Monday, April 9, 2012


What if an act of patience had the ability to change the outcome of events in your life?  A small hesitation before moving toward something, pausing before answering a question or statement, sitting with an uncomfortable feeling for a while before reacting to it.  I find the quicker I respond or act, the more I worry or agonize over what I could have done differently.  Living in the past instead of the present, offers no growth and only disillusions us to what our future can offer.

"Rivers know this: there is no hurry. We shall get there someday." A.A. Milne

Teaching patience to my little ones is a challenge in itself, especially when I am still learning it.  The simple moments in our daily life offer an opportunity to learn, listen, and practice patience.  With an infant and a toddler that crave my immediate attention, my time is spread thin.  I need to speak with truth and clarity, keep it simple and communicate exactly what is happening and what will happen.  Children interpret what you say literally, and figuratively.  As explained by Sarah Napthalie, "listening can be a form of meditation requiring concentration, restraint and a degree of silence."  If we want our children to listen, it starts with our ability as parents to practice the same openness and patience we expect from our children.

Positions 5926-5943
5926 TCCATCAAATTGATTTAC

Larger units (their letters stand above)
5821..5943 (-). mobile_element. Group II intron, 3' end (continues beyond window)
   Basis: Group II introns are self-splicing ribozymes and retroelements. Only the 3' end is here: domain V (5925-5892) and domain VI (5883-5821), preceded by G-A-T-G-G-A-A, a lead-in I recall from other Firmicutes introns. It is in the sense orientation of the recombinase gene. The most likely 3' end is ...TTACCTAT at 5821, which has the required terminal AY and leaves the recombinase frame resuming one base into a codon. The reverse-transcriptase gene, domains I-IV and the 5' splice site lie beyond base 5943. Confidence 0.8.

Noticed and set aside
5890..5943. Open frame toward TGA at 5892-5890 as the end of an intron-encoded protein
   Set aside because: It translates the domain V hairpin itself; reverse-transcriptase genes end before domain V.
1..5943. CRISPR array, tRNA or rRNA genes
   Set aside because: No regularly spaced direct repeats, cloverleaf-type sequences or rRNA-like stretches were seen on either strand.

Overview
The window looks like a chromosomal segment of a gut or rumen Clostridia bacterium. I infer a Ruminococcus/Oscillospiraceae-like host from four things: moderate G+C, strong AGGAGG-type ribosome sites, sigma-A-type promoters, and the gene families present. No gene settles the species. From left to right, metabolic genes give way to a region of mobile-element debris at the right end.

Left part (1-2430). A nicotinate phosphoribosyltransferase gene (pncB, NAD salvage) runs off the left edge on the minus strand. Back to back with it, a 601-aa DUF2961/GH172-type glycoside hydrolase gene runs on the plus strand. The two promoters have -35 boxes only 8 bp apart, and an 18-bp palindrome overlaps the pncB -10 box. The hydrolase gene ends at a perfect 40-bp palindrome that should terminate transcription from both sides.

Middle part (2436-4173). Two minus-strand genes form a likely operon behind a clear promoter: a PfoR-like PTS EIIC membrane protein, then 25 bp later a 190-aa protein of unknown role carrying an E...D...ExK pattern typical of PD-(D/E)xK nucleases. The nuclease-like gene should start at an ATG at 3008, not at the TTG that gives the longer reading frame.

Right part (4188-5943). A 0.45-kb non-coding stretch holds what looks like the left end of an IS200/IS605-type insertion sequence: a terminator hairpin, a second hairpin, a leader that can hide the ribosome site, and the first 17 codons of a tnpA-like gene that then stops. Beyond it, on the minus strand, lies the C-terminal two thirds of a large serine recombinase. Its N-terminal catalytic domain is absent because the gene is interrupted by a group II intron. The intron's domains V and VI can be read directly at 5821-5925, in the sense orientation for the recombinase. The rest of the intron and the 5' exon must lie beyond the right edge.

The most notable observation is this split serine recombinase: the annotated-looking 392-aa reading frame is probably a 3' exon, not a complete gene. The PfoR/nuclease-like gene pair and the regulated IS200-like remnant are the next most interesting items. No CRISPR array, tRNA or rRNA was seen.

My older son experiences many situations where he can practice patience. Today, I couldn't get breakfast together in our usual way, as I was delayed.  Hunger rage was in full effect.  My effort to communicate begins with, "patience, grasshopper."  We have been using this imagery for a while now as it was inspired from friends.  It is fun to say and envisioning a fast, jumping, grasshopper being patient mimics a toddler being still and listening.  On another level, patience teaches us the value of sitting with discomfort.  All life is filled with suffering, this is one of the first Noble Truths of buddhist philosophy.  As we sit and experience a thought or feeling that is uncomfortable, the value of impermanence is alive and well.  Impermanence is knowing that everything must and will change into something else.  Experiences vary in intensity and form, practicing patience assists that energy to pass.  I want my children to grow into responsible, strong, loving, kind, and compassionate people.  Teaching my children that they will have to experience discomfort of the mind, body or spirit is important in creating a favorable outcome.  There is unknown joy and surprise in life, experiencing it fully allows us to explore, observe and notice every moment.

No comments:

Post a Comment